Although recent hurricanes have created volatility around the data, real growth in the US has quietly accelerated behind the noise. In Q3, the economy created an average of 121k jobs per month, the ISM measures of service and manufacturing activity reached ~10 year highs, and core capital goods orders rose at a 3-month annualized pace of 19%. Here is why this matters:
Although many forecasters mistakenly marked their growth forecasts down following the storms, many have now reversed course and revised both their Q3 and full-year 2017 outlooks upwards. After real GDP prints of 3.1% and 3% in the 2nd and 3rd quarters of the year, we are now on our way to a third consecutive print above 3% (the Atlanta Fed GDP tracker currently stands at 3.2%). The last time this happened was 2004. In some ways, this shouldn’t come as such a surprise since economists are historically too optimistic in the first half of the year and subsequently miss positive growth signals in the latter half. Looking at the average month-over-month change in Citi’s Economic Surprise Index, the pattern becomes evident, and it is especially pronounced this year.
Even the Federal Reserve has been steadily increasing its GDP forecast for year-end 2017 over the past three meetings from 2.1% to 2.4%. Though the Fed is often accused of being overly optimistic, this healthy pace of growth is actually achievable in 2017 and in the context of the recovery.
Though inflation may have been a big downside surprise this year, perhaps the bigger surprise is the fact that the Fed is likely going to be able to hike three times despite this headwind. The Fed has been able to continue normalizing interest rates because central bankers tend to look at a range of economic and financial indicators in order to create a mosaic of the health of the economy, rather than using a simple policy rule. In the US, the dashboard is mainly green, and while the aforementioned inflation data may be blinking yellow, it would not be the first time the Fed hiked before all data points reached their targets. Often times the Fed prefers to focus on leading indicators as opposed to lagging ones since their policy choices take effect over long periods of time. Indeed, producer prices, consumer and business sentiment, and orders for equipment spending have all improved this year. Easing financial conditions (i.e. the stock market and the dollar) have also further incentivized the Fed to act.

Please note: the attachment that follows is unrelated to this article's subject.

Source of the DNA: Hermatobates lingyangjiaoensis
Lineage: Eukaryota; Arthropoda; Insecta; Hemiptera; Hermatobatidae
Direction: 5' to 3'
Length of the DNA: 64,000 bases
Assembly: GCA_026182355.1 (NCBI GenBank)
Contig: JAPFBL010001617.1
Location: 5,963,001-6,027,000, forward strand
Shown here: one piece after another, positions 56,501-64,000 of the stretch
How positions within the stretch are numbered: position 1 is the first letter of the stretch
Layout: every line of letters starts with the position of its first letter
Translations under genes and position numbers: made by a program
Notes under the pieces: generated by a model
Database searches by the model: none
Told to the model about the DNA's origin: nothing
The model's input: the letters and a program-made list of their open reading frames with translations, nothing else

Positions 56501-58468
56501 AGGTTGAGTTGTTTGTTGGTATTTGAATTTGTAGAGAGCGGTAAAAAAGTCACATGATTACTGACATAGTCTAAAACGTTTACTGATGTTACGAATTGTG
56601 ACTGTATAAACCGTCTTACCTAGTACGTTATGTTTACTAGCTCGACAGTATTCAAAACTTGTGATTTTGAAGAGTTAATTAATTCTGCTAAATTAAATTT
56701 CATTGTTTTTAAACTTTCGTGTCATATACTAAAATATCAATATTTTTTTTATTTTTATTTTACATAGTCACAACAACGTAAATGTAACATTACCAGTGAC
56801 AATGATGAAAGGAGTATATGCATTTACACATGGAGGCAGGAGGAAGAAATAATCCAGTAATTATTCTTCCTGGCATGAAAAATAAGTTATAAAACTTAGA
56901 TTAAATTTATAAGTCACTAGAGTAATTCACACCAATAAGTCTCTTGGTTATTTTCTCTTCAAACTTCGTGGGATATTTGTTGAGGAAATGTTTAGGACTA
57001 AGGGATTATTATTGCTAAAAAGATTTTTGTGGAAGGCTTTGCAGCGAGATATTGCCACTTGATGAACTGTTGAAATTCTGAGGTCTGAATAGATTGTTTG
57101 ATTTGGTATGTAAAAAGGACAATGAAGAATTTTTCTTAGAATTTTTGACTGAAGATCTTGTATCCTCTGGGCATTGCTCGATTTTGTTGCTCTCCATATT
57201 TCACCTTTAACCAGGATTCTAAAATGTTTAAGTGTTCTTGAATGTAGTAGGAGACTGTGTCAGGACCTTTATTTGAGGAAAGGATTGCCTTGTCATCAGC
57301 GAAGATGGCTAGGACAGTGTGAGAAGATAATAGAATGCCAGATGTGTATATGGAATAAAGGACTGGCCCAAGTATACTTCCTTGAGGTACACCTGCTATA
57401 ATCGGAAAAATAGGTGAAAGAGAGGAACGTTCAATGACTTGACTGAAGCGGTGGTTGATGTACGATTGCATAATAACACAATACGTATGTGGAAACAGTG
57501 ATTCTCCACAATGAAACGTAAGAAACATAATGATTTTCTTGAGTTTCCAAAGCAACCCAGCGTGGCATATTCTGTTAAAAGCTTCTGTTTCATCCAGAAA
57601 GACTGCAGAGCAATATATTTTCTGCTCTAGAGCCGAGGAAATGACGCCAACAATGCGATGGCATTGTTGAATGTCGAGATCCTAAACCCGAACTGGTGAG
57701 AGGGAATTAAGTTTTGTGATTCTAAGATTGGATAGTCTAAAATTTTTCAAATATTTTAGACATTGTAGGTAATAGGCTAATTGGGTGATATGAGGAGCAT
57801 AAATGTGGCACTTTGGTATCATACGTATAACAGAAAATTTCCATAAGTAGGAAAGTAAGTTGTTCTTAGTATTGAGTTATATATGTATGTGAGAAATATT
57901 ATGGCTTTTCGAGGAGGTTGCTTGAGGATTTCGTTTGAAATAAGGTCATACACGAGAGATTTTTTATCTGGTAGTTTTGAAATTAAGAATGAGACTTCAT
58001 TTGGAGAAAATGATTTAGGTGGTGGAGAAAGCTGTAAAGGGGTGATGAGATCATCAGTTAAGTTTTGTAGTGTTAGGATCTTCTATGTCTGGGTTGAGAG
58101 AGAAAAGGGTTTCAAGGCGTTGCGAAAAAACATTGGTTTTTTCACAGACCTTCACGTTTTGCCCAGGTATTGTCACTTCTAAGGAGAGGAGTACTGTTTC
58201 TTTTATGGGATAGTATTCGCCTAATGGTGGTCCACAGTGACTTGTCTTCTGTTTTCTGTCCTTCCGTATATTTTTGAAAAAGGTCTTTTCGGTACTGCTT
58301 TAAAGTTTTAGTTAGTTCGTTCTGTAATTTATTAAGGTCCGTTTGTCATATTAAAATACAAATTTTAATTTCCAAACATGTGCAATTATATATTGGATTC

Strong real growth is the missing puzzle piece which has allowed the Fed to break the negative feedback loop they faced in 2016 where weak global growth and a strong dollar prohibited them from tightening policy, despite the fact that core CPI was running above 2%. This shift in the correlations between macro variables has defined price action in 2017 and reflects a change in regime where the Fed has been able to raise rates with fewer negative externalities. This “goldilocks” environment of strong growth coupled with low inflation has been a boon for all financial assets, especially riskier ones, and as the outlook continues to brighten, it is hard to argue against this trend persisting.
As we look ahead, it is important to ask ourselves if this virtuous cycle of benign inflation, a soft dollar, strong growth, and a gradual Fed will continue undisturbed or if the paradigm is due to shift again. Idiosyncratic and unforeseen shocks are always possible, but outside of these scenarios, the current low volatility environment is likely only to be jolted if the market believes that the gradual removal of monetary accommodation is no longer appropriate. For monetary policy makers to become uneasy, the risks of overheating in the form of an asset bubble or higher inflation would need to be more evident. Indeed in the US, the unemployment rate continues to grind lower and currently stands at 4.1%, increasing the possibility that wages and realized inflation will accelerate. Currently, however, any acceleration in inflation or wages is not something the market anticipates given 10-year breakevens are only 1.9% (below the Fed’s 2% target). Ten-year nominal Treasury yields are also nearly unchanged since the start of the year.
Another possibility that could break the Fed’s gradual status-quo would be more aggressive fiscal stimulus. A fiscal boost would change the balance of risks for central bankers, causing them to be less cautious in removing accommodation. For now though, all we can do is stay diligent and watch to see if sentiment around inflation or fiscal policy shifts, because when that happens, all eyes will be on the response of central bankers.